The Google Nexus 5 and Android 4.4 KitKat finally got unveiled yesterday after months of rumors and leaks that had all but confirmed a lot of details about both products. The Nexus 5, which comes with Android 4.4 KitKat out of the box, is Google’s new flagship phone, and reports claim units have started shipping out as of yesterday, and that the device, regardless of flavor (color) or internal storage option, almost instantly sold out on the Google Play Store on its release date.
As a recap of what buyers can expect from the Google Nexus 5, it looks like all the rumored specifications that had emerged in earlier weeks have rung true. The device comes with a 4.95-inch display – no, not 5 inches, but 4.95 to be exact – that allows for a slightly higher pixel density (445 pixels per inch) than the average 1920 x 1080 display with a 5-inch screen. As mentioned above, the phone ships with Android 4.4, and it is powered by a quad-core Snapdragon 800 processor from Qualcomm. The processor is, just as rumored, mated to 2 GB RAM, and internal storage options are set at 16 GB or 32 GB. Not surprisingly, 16 GB versions appear to be bigger sellers on the Nexus 5’s release date; not only is this the base, and more affordable version, but most non-power users don’t need more than 16 GB storage space on a mobile device to begin with. Camera quality is solid but unspectacular at 8 megapixels, but the rear camera does include optical image stabilization as a key feature. Another solid but unspectacular spec is the 2,300 mAh battery – some argue that that may not be enough for most users, but to reiterate an earlier point, Google’s Nexus devices have always been upper-midrange phones that offer a lot of bang for the buck and vanilla Android out of the box, rather than devices designed for power users.
Speaking of offering stock Android with no manufacturer user interface on top, that’s one of the Nexus 5’s more defining features as usual, aside from the addition of OIS as a major selling point. The Nexus 5 supports both NFC and 4G LTE, as well as wireless charging for those who would need a device they can recharge while on the go and away from an electrical outlet. Pricing starts at $349 for the 16 GB Nexus 5, while the 32 GB edition costs $399. Both versions are available in black and white flavors.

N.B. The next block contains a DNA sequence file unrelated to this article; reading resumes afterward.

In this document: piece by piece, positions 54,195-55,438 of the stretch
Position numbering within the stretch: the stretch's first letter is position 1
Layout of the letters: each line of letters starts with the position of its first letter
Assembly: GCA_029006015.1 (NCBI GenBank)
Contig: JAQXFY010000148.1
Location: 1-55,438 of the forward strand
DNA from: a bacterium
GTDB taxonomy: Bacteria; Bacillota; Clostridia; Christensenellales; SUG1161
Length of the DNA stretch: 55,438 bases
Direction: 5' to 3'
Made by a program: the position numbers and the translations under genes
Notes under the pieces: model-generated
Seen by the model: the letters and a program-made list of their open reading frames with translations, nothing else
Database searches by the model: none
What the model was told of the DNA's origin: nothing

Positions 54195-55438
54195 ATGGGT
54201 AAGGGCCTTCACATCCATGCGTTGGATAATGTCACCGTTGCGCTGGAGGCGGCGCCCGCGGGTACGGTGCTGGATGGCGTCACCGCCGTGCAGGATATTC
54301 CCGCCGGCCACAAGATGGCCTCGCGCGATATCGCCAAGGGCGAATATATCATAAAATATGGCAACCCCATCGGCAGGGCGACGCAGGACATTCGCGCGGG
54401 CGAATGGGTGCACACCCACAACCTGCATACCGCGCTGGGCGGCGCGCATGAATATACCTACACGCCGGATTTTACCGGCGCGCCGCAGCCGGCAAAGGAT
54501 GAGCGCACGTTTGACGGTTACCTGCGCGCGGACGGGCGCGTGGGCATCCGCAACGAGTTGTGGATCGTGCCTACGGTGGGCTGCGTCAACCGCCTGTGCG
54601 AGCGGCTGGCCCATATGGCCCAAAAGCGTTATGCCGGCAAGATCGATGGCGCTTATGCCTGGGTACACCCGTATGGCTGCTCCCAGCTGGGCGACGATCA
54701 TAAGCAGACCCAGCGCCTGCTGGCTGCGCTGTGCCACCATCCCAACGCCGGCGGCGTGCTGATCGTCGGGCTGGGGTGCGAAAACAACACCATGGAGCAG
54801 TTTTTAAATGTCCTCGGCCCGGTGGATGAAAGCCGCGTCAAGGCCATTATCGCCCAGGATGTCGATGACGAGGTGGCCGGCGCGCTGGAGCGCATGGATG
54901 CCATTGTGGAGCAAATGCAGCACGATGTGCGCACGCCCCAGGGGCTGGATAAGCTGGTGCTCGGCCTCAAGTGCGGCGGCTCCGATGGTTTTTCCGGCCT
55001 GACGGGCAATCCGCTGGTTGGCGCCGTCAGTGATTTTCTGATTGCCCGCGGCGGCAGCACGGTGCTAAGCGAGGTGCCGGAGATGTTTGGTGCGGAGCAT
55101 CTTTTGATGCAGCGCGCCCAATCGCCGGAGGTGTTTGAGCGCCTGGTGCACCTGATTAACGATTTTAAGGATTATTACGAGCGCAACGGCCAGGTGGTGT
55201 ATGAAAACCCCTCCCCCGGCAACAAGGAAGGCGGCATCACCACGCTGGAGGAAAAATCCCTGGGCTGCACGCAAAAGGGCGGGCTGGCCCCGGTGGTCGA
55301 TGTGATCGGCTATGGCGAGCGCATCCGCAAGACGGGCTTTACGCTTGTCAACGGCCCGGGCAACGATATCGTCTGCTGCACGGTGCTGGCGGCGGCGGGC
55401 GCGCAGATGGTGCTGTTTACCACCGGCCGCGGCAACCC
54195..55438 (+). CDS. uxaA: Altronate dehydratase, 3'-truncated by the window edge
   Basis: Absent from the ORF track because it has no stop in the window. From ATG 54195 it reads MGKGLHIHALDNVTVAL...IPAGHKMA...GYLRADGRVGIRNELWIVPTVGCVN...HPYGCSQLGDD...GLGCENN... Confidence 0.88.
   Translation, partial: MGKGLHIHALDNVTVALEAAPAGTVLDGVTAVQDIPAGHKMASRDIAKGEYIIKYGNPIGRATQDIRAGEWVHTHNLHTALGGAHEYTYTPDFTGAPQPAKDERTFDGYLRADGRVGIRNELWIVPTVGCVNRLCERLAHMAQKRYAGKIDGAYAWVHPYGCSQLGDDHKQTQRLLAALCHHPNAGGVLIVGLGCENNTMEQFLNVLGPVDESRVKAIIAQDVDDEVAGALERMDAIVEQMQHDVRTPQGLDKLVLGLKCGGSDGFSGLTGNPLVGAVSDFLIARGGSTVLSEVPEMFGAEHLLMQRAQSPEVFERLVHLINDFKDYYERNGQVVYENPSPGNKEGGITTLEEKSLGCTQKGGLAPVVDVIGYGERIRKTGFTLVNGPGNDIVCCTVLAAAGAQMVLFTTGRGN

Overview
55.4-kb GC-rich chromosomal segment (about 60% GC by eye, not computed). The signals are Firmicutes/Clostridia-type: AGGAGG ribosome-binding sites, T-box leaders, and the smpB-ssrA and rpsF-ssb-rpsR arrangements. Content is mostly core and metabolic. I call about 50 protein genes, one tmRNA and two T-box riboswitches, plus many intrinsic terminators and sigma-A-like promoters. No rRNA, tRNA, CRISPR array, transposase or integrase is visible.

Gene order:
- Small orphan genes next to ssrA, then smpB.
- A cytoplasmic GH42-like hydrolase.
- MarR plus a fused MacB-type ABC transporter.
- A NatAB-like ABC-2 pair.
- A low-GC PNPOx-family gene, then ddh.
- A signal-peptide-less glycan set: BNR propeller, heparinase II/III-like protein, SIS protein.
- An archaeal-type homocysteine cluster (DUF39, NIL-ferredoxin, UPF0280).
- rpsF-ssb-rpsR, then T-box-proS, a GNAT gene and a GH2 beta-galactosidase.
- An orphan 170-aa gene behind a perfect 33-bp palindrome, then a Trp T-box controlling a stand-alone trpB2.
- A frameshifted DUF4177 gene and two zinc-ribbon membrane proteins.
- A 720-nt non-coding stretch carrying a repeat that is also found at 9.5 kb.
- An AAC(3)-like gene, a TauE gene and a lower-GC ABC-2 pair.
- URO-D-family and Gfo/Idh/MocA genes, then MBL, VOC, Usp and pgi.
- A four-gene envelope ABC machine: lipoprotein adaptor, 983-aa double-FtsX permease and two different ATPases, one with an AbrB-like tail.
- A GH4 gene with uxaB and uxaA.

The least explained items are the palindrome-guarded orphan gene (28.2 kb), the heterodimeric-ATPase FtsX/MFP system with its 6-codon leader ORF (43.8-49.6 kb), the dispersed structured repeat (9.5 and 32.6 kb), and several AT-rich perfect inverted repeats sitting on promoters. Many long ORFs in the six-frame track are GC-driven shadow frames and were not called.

As for availability of the Nexus 5, early indications suggest Google and OEM partner LG haven’t been as conservative with their demand estimates as they were with the Nexus 4. But reports also hint that Google and LG are running into supply issues on the Nexus 5’s release date; as of yesterday, the 16 GB Nexus 5 in black was sold out on the Play Store, and backordered by three to four weeks. That would put delivery estimates around the same time as Thanksgiving weekend. While other variants were initially available, the white Nexus 5 with 16 GB storage, the white 32 GB Nexus 5 and the black 32 GB Nexus 5 were next in order to sell out, with each variant backordered by three to four weeks as well.
While yesterday marked the actual release date of the Nexus 5, meaning the first date when customers can start purchasing the device on the Play Store, units will actually start shipping early next week, with some consumers expected to receive their devices on November 5. Rumors regarding a 4G LTE version of the Nexus 4 have yet to be confirmed, though once again, the Nexus 5 does come with both NFC and LTE as far as connectivity is concerned.
Also launched yesterday was Android 4.4 KitKat, Google’s newest mobile operating system and the platform that powers the Nexus 5 out of the box. As promised, KitKat comes with its share of new features and improvements, starting with “Immersive Mode”, which has been described as Google’s fancy way of saying Android 4.4 can display everything that has to be displayed in full screen mode. This effectively removes visible navigation bars on top and on the bottom; the top bar is now translucent and customizable, which does give Android 4.4 a more immersive feel indeed. Also stressed by Google among KitKat’s new features was the ability to say the company’s hallmark “OK Google” command in order to launch voice search, send text messages, get directions or do a variety of other tasks on the Nexus 5, or any Android 4.4 device.
Of interest to owners of lower-end or older Android phones is the fact that Android 4.4 KitKat will be “designed to run fast, smooth and responsibly on a much broader range of devices than ever before, including on millions of entry-level devices around the world that have as little as 512 MB.” That means even entry-level devices would be able to run KitKat; in theory, single-core devices from as far back as 2011 may also be able to run on Android 4.4. What remains to be seen, though, is which devices would receive Android 4.4 and which devices wouldn’t; this new feature works for older and lower-end phones in theory, but Android support may be a different story altogether.
The above features are just a handful of the new ones making their debut on Android 4.4, but there are many more that users would be able to take advantage of when it starts rolling out. And that brings us to rollout timing, or release dates for the Android 4.4 KitKat version update. Yesterday, Google promised the standard “soon” when revealing update timing for the Nexus 4, Nexus 7 and Nexus 10. In tech parlance, “soon” is usually thought of as tech company double-talk for “to be determined”, and not “soon” in the truest sense, but Google typically updates Nexus devices before non-Nexus devices, so chances are the company means what it says and the above mentioned devices would get updated within the next few weeks. Also, phones released by Google subsidiary Motorola,such as the Moto X, Motorola Droid Ultra and Motorola Droid Maxx, should also be among the first to get Android 4.4, as inferred on a new tease on Motorola’s Google+ page.